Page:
Tasmania is full of free camp spots, and not just designated free overnighters. Most are set up with the idea of promoting tourism to certain areas or spots. The idea is that if free camp places are provided, tourists will stay a while and spend some money in the nearby areas. This provides support for businesses in some of the more isolated areas that travellers may otherwise just pass through.
These are some of the favourite places we stopped at for free in Tassie.
The pub in the paddock – Close to Binalong Bay on Tassies east coast is a pub, literally in the middle of a paddock, and literally in the middle of nowhere. They serve great meals, and entice people to buy them by offering free camping to self contained vehicles. There’s no obligation to dine there, but I imagine most people do. The meals are suburb, home style – with plenty of fresh veggies (I think my roast came with about 7 different veggies). The view we woke up to out of our back window the following morning remains the best view we’ve ever seen from our van to this day.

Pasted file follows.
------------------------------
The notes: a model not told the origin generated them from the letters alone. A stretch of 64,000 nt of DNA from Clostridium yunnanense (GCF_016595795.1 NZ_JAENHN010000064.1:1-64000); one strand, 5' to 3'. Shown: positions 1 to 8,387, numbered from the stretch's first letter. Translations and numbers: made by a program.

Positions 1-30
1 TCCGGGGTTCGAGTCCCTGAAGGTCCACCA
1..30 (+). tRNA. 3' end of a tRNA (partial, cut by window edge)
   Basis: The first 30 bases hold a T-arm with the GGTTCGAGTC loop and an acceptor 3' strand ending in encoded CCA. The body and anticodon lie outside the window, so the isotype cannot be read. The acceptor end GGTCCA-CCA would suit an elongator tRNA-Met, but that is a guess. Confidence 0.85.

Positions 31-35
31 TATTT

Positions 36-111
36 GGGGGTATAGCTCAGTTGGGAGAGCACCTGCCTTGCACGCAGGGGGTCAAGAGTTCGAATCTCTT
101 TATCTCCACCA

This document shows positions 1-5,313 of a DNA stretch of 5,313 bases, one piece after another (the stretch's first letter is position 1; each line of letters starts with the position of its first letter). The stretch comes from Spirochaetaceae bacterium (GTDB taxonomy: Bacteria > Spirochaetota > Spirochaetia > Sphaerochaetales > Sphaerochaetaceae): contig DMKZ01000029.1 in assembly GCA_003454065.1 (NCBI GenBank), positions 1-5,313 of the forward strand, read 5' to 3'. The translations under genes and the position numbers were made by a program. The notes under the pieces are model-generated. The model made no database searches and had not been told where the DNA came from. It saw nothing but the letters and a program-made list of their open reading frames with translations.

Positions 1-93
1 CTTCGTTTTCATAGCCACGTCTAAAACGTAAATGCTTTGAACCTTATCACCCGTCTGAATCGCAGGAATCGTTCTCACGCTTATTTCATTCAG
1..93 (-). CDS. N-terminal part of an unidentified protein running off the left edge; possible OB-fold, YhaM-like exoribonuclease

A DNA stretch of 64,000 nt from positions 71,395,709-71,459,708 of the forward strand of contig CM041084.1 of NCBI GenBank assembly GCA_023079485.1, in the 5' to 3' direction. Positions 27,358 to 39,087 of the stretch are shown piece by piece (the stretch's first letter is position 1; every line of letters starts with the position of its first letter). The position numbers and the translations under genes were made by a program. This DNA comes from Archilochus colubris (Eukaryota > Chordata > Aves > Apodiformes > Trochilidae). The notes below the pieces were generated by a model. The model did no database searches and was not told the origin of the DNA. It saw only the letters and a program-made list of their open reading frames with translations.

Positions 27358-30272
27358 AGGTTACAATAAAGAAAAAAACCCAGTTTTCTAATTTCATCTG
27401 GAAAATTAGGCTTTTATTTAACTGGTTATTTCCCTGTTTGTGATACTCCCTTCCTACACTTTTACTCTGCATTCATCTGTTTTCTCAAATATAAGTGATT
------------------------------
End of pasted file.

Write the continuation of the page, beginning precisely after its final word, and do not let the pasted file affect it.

Then there’s The Bay of Fires, towards the top of Tassies East Coast. You can stay here for up to four weeks, and dogs are allowed. It’s beautiful. The town of St Helens nearby benefits greatly from campers re-stocking their supplies when camped at the various camp spots here. We only stayed here for a few nights, but one day we’ll go back.